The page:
revulsion (n.) Look up revulsion at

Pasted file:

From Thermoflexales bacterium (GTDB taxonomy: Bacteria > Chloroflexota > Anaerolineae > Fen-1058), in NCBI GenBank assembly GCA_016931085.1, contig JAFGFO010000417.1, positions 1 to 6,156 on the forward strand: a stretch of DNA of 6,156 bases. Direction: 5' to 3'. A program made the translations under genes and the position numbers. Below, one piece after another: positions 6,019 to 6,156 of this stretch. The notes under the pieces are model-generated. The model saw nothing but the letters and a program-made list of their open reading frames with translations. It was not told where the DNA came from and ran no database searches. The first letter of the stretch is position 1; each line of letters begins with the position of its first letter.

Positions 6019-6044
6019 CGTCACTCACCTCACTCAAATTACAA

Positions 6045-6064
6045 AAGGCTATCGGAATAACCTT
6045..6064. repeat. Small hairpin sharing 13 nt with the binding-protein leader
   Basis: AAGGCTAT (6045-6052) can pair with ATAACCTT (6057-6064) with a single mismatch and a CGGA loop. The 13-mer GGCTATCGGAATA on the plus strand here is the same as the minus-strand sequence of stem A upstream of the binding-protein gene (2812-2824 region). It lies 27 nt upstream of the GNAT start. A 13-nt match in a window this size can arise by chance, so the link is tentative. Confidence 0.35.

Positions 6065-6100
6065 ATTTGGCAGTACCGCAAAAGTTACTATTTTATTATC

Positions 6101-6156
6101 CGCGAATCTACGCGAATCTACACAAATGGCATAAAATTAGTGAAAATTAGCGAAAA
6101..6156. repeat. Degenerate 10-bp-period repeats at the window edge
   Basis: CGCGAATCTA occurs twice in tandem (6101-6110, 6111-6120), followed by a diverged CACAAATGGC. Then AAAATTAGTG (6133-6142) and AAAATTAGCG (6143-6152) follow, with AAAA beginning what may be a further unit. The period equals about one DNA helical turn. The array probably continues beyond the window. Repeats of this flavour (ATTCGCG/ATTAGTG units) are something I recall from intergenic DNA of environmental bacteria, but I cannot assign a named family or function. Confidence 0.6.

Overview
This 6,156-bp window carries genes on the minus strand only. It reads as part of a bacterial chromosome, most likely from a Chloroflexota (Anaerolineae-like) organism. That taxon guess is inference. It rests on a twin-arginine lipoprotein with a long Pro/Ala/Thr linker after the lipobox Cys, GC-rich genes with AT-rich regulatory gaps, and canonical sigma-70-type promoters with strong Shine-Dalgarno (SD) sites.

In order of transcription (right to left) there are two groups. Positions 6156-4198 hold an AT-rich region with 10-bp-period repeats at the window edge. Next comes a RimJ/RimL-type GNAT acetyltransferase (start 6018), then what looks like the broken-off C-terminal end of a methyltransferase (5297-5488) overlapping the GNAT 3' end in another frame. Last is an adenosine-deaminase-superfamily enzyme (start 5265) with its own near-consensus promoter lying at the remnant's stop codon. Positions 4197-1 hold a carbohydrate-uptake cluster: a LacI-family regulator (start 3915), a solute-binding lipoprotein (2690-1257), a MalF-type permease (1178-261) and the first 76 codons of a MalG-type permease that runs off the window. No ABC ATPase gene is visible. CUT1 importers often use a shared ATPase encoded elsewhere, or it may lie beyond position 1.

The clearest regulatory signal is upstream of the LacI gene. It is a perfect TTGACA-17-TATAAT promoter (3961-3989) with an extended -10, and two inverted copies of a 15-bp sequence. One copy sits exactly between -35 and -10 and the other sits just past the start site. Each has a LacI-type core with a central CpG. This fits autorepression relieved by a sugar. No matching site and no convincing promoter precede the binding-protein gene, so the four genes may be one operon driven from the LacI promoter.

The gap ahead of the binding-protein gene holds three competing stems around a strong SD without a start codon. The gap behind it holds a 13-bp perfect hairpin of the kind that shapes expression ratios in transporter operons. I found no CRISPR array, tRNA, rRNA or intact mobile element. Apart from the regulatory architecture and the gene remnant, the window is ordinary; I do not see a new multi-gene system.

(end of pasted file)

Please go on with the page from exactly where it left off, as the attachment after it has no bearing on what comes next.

1540s, as a medical term, from Middle French revulsion (16c.) or directly from Latin revulsionem (nominative revulsio) "a tearing off, act of pulling away," noun of action from past participle stem of revellere "to pull away," from re- "away" (see re-) + vellere "to tear, pull," from PIE *wel-no-, suffixed form of root *wel- (4) "to tear, pull" (see svelte). The meaning "sudden reaction of disgust" is first attested 1816.